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- Why is it that Aboriginal people who have ‘mixed blood’ are the ones who succeed in life?
- Why are all Aboriginal people lazy bums?
- Why don't Aboriginal people take an interest in their own health?
The suggestion that 'Aboriginal people don’t take an interest in their own health' will be investigated to understand the behaviours and reasons leading to such questions. These include the stereotyped assumptions, social determinants of health, colonialism and assimilation, racism and poor faith in health care, which negatively impact behaviours of Aboriginal people towards health. The question will be deconstructed to understand the stereotypes and assumptions that contribute towards the framing of this question
Australian Aboriginal people are known to suffer from an increased level of health issues compared to non-Aboriginal Australians. A report presented to the Centre of Health Outcomes and Innovations Research (CHOIR) conducted by McInman, 2000 involved 55 Aboriginal participants, both male and female, in the age of 16-91 years and interviewed them associated with their health and the difficulties they faced in accessing health care services.
Most of the participants perceived health as an important aspect of life. They felt that their health was important and thought a lot about it. Health measurement should be broader and go beyond quantifying levels through investigating how people assess their own state of health. Self-assessment of health is a method by which the overall health of a population and personal perceptions can be estimated. This involves the awareness of an individual and their expectations regarding their own health. Based on the Health survey in 2012-13, 39% of Aboriginal people reported excellent health, 37% as good and 24% as fair or poor. Aboriginal people demonstrating poor health were associated with long-term health conditions, which are linked with various social determinants (Australian Institute of Health and Welfare, 2015). Although self-assessed health information from Aboriginal people provides the best report on their health status, it can sometimes be affected by inconsistencies in reporting for those who do not use English as their language.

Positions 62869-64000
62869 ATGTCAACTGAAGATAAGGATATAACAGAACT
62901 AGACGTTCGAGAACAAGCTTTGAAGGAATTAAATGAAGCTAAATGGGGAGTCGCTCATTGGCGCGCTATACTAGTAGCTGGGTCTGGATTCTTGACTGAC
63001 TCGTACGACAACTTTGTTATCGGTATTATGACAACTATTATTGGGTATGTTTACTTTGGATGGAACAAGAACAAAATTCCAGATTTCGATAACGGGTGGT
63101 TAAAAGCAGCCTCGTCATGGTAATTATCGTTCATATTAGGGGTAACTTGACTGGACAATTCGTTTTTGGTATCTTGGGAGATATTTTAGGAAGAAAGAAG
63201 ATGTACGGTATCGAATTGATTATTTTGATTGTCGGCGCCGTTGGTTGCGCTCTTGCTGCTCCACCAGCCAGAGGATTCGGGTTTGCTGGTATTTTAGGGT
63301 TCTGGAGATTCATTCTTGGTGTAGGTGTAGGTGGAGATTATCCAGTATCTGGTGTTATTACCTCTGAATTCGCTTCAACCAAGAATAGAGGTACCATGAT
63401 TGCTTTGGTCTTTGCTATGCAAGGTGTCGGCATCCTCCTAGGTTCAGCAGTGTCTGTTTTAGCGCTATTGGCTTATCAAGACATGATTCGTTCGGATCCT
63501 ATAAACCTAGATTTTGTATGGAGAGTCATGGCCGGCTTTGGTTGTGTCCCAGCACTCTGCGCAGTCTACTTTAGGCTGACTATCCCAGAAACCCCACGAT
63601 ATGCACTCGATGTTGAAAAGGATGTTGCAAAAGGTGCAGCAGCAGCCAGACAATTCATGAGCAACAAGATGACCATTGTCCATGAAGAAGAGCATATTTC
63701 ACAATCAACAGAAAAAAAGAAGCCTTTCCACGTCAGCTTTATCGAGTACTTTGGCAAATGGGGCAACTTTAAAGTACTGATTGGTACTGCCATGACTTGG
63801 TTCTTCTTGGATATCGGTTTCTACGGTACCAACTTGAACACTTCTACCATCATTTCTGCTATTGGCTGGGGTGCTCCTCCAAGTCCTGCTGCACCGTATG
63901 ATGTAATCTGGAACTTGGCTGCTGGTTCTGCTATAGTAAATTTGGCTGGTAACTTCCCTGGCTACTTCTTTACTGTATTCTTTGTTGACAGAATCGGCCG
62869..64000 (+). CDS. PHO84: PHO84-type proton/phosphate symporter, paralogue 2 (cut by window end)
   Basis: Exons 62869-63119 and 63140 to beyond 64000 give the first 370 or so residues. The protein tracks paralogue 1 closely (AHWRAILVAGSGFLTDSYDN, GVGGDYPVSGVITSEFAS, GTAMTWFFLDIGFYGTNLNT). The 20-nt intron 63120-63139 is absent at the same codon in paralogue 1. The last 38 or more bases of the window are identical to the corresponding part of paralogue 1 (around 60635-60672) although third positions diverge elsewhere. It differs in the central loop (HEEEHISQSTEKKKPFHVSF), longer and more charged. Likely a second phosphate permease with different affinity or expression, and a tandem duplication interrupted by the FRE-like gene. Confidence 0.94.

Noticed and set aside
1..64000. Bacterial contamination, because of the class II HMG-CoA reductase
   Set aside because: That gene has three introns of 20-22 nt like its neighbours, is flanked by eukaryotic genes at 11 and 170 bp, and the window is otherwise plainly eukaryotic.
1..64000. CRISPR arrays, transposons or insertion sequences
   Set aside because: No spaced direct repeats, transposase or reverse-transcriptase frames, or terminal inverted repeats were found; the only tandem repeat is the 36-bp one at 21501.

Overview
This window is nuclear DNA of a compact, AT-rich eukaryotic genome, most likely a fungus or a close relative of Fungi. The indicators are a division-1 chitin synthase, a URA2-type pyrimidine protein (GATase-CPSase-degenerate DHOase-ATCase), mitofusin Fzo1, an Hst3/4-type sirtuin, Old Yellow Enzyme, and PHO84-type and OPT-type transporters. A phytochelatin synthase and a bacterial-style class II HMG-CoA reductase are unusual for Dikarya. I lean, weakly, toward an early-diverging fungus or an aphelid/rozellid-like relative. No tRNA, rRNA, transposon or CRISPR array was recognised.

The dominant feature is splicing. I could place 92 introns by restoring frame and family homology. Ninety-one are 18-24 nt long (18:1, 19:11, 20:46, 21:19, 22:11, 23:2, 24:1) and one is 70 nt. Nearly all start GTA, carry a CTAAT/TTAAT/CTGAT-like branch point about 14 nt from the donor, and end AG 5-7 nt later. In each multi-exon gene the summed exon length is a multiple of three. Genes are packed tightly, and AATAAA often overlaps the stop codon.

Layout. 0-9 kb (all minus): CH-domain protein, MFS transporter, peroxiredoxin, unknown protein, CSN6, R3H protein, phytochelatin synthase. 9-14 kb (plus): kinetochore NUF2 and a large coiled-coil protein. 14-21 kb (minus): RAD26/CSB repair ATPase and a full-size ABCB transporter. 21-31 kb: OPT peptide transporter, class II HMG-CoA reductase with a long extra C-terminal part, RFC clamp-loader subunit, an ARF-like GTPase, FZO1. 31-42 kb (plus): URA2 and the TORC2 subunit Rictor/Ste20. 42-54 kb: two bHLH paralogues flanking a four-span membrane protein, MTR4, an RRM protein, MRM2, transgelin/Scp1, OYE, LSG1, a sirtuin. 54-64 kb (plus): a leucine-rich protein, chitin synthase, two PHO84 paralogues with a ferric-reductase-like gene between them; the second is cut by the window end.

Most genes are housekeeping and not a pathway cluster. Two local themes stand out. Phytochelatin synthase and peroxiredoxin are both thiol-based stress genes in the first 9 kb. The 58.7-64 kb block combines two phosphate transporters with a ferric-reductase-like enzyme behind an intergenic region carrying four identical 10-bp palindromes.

Furthermore, a study conducted by Shahid et al, 2009 investigated the understanding, perspectives and beliefs of Aboriginal people in Australia about an illness like cancer and health services. The study showed that Aboriginal people had various misunderstandings and beliefs about illnesses, which affected their decisions associated with access to health care services. These beliefs prevailed due to poor education and awareness associated with health beliefs. This indicates various underlying social constructs which result in poor understanding and barriers that result in poor access to health care services.
Social determinants of health
Individuals' health is dependent on interactions of various complex factors, including biological, social, socio-economic, behavioural, and environmental factors. Factors like income, education, environment and personal behaviours play a major role in the determination of health. These factors contribute towards the health gap observed between Aboriginal and non-Aboriginal people of Australia (AIHW 2014). Socio-economic factors like education, household income and biomedical risks, including smoking, alcohol consumption, poor dietary and physical activities, result in poor health of Aboriginal people.
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